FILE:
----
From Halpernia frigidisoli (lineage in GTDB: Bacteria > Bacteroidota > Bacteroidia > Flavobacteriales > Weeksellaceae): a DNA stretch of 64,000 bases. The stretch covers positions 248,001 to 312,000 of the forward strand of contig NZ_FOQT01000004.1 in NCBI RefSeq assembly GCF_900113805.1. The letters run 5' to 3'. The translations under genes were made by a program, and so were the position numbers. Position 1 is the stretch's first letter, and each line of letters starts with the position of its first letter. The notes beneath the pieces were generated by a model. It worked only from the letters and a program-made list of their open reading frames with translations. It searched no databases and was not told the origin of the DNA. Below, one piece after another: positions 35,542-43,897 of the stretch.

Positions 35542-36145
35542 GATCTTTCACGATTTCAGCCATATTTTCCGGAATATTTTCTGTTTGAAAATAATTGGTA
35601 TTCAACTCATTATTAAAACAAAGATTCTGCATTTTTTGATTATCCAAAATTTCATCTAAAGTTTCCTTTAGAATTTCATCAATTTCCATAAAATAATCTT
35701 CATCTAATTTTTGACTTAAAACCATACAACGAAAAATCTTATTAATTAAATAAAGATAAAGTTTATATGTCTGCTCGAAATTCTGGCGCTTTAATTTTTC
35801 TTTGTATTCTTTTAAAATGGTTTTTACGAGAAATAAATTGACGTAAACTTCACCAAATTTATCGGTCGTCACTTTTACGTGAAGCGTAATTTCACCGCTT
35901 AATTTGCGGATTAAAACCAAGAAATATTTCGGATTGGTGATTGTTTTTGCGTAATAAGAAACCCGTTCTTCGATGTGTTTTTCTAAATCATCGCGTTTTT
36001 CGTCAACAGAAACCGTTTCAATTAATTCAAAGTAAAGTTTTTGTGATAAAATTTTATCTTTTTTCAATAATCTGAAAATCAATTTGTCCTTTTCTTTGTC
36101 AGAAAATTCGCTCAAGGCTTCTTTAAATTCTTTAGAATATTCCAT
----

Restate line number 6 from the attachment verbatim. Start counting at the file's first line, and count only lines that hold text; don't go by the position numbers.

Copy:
35801 TTTGTATTCTTTTAAAATGGTTTTTACGAGAAATAAATTGACGTAAACTTCACCAAATTTATCGGTCGTCACTTTTACGTGAAGCGTAATTTCACCGCTT